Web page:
‘We were told our town was undefendable!’
On 2 January 2020, the township of Batlow (population 1313) was declared ‘undefendable’, and its citizens were advised to flee while they could. This was during the devastating Black Summer Bushfires of 2019-2020. I remember it well. Much of south-eastern Australia was on fire or under threat. My personal focus was on Adaminaby (161 kms from Batlow via the Snowy Mountains Highway) and on the fires south-west of Sydney near Tahmoor, and then on fires creeping close to Canberra. There were many fires burning across New South Wales, Victoria, and South Australia.
Here are some of the statistics:
34 lives lost.
18.6 million hectares of land and forests destroyed.
3 billion mammals, birds, and reptiles lost.
Horrific fires, horrific damage.
So, how did Batlow manage to survive the fires? While many evacuated, others stayed to fight for their community. This book is a collection of stories, poems and photographs from the people of Batlow. Volunteers saved the town: fighting fires, manning communications, preparing, and distributing food and water, looking out for each other and (where possible) for pets and livestock.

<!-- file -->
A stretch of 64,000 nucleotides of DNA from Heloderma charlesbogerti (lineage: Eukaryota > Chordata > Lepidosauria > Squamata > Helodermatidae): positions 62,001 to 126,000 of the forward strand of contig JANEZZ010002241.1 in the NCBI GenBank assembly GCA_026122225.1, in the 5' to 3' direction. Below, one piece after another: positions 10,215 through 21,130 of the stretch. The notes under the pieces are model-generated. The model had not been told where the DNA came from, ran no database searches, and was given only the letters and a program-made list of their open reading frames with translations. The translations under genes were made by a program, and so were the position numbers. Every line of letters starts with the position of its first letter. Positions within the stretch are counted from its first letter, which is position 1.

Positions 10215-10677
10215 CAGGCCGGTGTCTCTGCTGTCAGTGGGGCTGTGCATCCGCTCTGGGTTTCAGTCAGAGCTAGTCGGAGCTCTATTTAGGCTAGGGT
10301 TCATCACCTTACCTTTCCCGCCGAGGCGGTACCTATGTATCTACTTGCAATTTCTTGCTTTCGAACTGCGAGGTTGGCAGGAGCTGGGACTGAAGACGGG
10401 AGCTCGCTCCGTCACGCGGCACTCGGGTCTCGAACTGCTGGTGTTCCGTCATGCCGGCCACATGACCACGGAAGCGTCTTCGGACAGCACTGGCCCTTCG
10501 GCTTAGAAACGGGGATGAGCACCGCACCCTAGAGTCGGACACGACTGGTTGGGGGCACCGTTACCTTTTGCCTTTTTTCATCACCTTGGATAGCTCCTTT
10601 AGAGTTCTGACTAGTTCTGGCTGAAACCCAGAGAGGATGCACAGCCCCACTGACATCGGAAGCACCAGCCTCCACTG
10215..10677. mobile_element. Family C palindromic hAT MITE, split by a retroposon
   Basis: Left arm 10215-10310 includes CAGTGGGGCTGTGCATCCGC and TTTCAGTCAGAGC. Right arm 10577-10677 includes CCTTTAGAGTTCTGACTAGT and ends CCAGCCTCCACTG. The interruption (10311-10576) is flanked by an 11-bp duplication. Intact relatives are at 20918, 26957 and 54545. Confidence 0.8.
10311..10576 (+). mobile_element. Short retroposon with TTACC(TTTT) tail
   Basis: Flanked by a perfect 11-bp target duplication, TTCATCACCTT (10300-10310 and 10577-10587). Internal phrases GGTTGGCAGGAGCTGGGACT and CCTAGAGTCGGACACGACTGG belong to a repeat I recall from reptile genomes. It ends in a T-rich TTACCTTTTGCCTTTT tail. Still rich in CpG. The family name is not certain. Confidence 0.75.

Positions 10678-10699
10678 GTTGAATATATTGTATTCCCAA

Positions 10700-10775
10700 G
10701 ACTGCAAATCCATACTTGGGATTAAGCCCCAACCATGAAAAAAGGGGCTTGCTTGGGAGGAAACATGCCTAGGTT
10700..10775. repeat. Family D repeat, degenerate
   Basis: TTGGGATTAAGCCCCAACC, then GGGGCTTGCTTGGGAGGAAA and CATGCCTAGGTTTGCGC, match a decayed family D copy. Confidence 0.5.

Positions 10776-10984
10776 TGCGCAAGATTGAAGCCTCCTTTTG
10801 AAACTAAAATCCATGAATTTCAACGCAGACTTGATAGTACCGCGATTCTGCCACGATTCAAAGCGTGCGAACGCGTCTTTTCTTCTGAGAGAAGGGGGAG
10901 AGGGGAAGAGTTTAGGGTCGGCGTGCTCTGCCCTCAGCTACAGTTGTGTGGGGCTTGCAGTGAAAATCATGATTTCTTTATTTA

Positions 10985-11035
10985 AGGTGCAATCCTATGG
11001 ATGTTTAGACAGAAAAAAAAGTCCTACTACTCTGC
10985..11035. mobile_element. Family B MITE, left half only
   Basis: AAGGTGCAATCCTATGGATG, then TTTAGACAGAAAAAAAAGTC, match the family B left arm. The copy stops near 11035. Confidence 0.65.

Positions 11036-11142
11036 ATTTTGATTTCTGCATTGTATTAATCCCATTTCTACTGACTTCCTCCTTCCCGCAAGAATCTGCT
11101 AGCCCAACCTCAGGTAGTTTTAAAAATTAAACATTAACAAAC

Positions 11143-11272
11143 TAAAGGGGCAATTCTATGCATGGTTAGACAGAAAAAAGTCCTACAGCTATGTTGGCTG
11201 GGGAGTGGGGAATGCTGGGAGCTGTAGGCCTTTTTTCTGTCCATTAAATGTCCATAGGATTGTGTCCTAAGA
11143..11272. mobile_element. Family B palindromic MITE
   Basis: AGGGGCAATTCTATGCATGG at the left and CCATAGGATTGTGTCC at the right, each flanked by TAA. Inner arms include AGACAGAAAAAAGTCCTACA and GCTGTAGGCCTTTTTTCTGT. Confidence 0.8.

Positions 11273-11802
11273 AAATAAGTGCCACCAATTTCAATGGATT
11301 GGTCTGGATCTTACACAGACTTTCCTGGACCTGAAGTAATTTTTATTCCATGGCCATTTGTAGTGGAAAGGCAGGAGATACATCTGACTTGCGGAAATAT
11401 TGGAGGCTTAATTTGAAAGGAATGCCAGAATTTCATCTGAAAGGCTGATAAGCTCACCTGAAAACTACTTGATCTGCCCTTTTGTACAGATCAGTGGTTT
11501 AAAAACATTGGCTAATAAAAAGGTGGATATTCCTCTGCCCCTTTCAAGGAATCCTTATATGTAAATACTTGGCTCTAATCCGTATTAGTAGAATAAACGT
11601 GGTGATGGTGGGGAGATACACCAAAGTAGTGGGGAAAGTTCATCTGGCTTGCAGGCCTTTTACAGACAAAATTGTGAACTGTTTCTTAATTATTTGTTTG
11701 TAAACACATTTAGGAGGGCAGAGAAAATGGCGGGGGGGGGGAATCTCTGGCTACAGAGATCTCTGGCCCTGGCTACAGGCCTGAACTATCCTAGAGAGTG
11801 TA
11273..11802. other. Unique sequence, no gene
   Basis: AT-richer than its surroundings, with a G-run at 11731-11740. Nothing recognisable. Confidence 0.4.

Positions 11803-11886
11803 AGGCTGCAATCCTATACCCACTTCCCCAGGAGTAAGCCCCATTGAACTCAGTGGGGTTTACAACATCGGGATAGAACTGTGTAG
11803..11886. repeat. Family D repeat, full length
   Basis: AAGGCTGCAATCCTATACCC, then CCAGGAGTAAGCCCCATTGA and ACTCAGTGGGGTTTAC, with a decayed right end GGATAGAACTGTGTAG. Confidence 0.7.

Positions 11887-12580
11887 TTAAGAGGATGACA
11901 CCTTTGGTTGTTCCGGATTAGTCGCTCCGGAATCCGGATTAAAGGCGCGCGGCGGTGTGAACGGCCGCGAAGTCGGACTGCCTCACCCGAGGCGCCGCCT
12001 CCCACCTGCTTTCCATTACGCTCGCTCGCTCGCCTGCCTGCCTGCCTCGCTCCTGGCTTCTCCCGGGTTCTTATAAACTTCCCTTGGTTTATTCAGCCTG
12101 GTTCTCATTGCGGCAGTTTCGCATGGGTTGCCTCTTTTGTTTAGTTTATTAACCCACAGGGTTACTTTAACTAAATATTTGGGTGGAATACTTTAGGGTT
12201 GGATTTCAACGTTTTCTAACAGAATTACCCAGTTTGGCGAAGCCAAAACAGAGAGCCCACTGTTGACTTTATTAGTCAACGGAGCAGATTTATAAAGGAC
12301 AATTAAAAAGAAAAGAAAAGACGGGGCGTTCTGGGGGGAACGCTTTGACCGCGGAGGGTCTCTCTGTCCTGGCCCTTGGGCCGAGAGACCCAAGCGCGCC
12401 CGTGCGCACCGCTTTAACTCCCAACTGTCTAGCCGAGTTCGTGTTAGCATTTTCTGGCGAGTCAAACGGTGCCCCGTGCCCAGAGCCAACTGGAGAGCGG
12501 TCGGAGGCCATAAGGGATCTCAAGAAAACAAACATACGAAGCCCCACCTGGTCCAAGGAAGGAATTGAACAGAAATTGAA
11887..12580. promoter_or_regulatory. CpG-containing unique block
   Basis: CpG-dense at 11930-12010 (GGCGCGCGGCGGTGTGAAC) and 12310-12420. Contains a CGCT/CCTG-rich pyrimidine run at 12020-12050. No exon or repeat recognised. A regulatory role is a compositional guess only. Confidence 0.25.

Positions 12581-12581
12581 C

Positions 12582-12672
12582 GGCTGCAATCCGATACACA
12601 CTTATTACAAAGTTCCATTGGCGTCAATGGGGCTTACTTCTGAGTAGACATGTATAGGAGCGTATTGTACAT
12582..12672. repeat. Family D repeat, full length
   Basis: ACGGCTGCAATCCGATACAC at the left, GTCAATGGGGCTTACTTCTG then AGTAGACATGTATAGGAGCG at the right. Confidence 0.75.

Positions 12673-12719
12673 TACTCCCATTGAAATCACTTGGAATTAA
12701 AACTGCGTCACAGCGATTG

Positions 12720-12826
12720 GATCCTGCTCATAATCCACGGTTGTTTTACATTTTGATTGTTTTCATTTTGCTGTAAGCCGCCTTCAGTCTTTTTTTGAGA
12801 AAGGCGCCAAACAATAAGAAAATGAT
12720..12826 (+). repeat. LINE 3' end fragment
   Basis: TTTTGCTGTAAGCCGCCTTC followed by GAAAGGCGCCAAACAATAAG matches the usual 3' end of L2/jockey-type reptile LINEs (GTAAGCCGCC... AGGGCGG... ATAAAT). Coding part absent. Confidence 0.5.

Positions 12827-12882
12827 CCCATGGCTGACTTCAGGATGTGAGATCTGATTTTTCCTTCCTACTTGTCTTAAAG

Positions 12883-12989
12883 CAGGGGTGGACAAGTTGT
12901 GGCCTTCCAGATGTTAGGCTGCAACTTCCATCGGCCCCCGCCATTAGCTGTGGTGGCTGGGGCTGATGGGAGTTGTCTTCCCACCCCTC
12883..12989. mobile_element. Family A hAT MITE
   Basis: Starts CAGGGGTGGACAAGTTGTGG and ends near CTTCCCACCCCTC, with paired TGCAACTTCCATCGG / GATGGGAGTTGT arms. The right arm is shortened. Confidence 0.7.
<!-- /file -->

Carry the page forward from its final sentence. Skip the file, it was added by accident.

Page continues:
These are some of the stories from those who were there. The editors, Sulari Gentill and Sarah Kynaston, tell us a little about each of the people who have contributed and their connections to the community. Not every property could be saved but given the intensity of the megablaze threatening Batlow, it is astonishing that so much was saved.
And who were the volunteers? From farmers to tradesmen and teachers, from retirees to those who had just finished school. Everyday people fighting for their community and their livelihoods. Each one of them a hero.
This book is important. This is not a media presentation or a political interpretation of events. This book is a collection of memories by those directly affected, by those who fought to save Batlow, those who evacuated and includes a focus on the future.
Book 2 in my 2023 Nonfiction Reader Challenge. I’ve entered as a ‘Nonfiction Grazer’ and this book should be included under the heading of ‘Memoir’.